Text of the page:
Webb, 50, was banned by FIFA after he was indicted in May in the United States.

He entered a plea of not guilty to charges of money laundering, wire fraud and racketeering.

 

Posted in International, International Sports, Local, Local Sports, News, Regional, Regional Sports, Sports4 Comments

Montserrat Under-23 Netball team - 2015

Six teams to vie for 25th OECS/ECCB Under-23 Netball Tournament Title

netball banner

This year, six teams will vie for the championship title in the 25th OECS/ECCB Under-23 Netball Tournament, which will be hosted from tomorrow by the St Kitts Netball Association in St. Kitts at the Pamela Tyson Netball Complex, Basseterre.

The tournament which runs from Saturday, July 18 to Thursday, July 23, 2015 is sponsored by the Eastern Caribbean Central Bank (ECCB) official sponsor of the tournament since 1991, in collaboration with the OECS Commission.

Montserrat Under-23 Netball team - 2015

Montserrat Under-23 Netball team with their Coach – 2015

The Montserrat netball girls team which left here on Friday morning by ferry to Antigua with an onward flight to St. Kitts, will compete and mingle with teams from The Commonwealth of Dominica, Grenada, St Kitts and Nevis, Saint Lucia, and St Vincent and the Grenadines.

 

Collaborating with the OECS Commission to stage this regional competition, the ECCB says in a release that its “continued sponsorship of the tournament demonstrates the Bank’s vision of fostering regional integration and its commitment to the overall development of the region’s young women through sports.

President of the St Kitts Netball Association, Mrs Juliet Hanley-Liburd, says the tournament will begin with an opening ceremony and a parade of the teams, while she encourages persons to come out to witness the games and be treated to talent, fun and excitement.

The ECCB release on the tournament also informs that “In keeping with its commitment to the overall development of the region’s young netballers, the ECCB incorporates a development session into the tournament. This year, Adviser in the Corporate Relations Department, Sybil Welsh, will engage the netballers in discussion on the topic: ‘Effective Communication’.”

 

Download (PDF, Unknown)

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ok

Montserrat Under23 Netball team prepares for OECS tournament

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Under 23 Montserrat netball sqad

Netball coach Miss Valerie Samuels has announced that the Under 23 netball sqad continues in training for the upcoming 25th annual ECCB/OECS Under 23 Netball Tournamen to be held in St. Kitts.

The Team is due to leave on Friday July 17, 2015 to return home the following Thursday 23rd July.

Coach Samuels said: “This is our 4th year of competition after being out for 16 years due to the volcanic crisis.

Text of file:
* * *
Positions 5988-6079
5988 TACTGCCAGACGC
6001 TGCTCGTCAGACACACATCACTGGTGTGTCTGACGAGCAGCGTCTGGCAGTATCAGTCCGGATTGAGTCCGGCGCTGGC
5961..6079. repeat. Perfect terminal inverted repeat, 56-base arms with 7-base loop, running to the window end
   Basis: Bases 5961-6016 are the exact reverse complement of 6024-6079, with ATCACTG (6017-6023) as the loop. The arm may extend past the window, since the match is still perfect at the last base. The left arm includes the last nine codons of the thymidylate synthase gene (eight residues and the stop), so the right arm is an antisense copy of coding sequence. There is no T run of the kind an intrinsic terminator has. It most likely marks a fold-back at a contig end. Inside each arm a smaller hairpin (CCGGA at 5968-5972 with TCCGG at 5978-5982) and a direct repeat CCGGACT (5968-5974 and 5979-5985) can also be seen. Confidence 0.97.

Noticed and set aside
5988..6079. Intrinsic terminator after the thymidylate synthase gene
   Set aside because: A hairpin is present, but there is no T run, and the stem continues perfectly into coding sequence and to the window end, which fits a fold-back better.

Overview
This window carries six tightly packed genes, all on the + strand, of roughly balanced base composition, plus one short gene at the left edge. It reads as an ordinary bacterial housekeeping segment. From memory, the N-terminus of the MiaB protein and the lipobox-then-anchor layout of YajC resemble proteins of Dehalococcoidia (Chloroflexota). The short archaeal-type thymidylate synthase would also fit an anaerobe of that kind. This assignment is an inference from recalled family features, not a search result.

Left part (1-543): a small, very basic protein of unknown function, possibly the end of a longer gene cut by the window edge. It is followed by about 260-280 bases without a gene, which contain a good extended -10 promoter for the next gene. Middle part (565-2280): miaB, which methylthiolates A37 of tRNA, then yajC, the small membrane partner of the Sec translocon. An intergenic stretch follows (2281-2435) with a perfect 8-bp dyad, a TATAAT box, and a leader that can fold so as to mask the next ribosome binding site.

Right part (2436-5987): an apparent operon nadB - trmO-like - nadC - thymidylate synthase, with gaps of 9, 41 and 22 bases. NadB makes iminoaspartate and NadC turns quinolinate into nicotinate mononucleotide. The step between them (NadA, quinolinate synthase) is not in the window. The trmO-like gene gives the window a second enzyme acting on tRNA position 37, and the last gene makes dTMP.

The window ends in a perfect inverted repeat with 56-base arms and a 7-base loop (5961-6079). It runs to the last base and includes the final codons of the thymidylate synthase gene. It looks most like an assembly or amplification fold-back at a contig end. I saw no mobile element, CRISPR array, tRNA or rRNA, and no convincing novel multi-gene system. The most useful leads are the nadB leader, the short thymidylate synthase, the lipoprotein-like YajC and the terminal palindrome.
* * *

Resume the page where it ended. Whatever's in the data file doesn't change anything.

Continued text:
The Montserrat team comprises:

Valencia Allen (captain)

Amika Osborne

Tiffanny Skerritt

Zenique Leonard

Juana Osborne

Tezinia Woodley

Stevika Rodney

Davika Crichlow

Robyn Yearwood

Beanka Chambers

Kenisha Trotman

Shantial Campbell

Valerie Samuel (coach)

Mrs Sheryl White (manager)

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Edgar Nkosi White

Reality Reaches Rio

By Edgar Nkosi White

Edgar Nkosi White

Edgar Nkosi White

Fact: Brazil’s football team is not that good. What the team has are some good players and as long as they’re not overly tested they can endure. Unfortunately for them they were severely tested by Germany and minus both their captain and there chief goal scorer and poster boy, Neymar, they were found very wanting.

I’m glad that they were not eliminated early on in the contest because it would have made for a very bloody series since the host country has been experiencing some major civil strife of late and I didn’t want the news to be more about blood in the streets than football. Being awakened from a dream isn’t nice but the bread and circuses period is officially over now and so before they start to audit what exactly was the cost, I’d like to take some time to focus on why the majority of the faces we saw in the stadiums were mostly white. The simple answer is that the majority of Brazil’s black population (which is 60% by the way) is piss-poor. They live mostly in the favelas and are definitely invisible when it comes to the media. Needless to say, there is no political representation and not even the pretence of a black middleclass.

You would be hard put to find a Black Brazilian in either commercial bill boards or television. This nonexistence on television is especially interesting given the enormous popularity of soap opera, which is, after football, Brazil’s greatest obsession. Blacks are nowhere present. Interesting too is the fact that even when it comes to football you find far more dark skinned players on other South American teams than Brazil, a country known to have the largest concentration of blacks outside the African continent. Where are the other Pelés? As a matter of fact, why is it that you never hear Pelé himself mention that subject? He is definitely apolitical and this may be a clue as to why he has lasted so long in the minefield which is Brazilian society. It was Henry Kissinger by the way, who pulled certain strings to make certain that Pelé was able to get permission to leave Brazil and bring his soccer magic to New York City and the Cosmos. In a society rampant with racism he has pretty much achieved the status of honorary white. Neymar, for example, is very clear on the fact that he himself is not black, certainly not with that blonde dyed hair.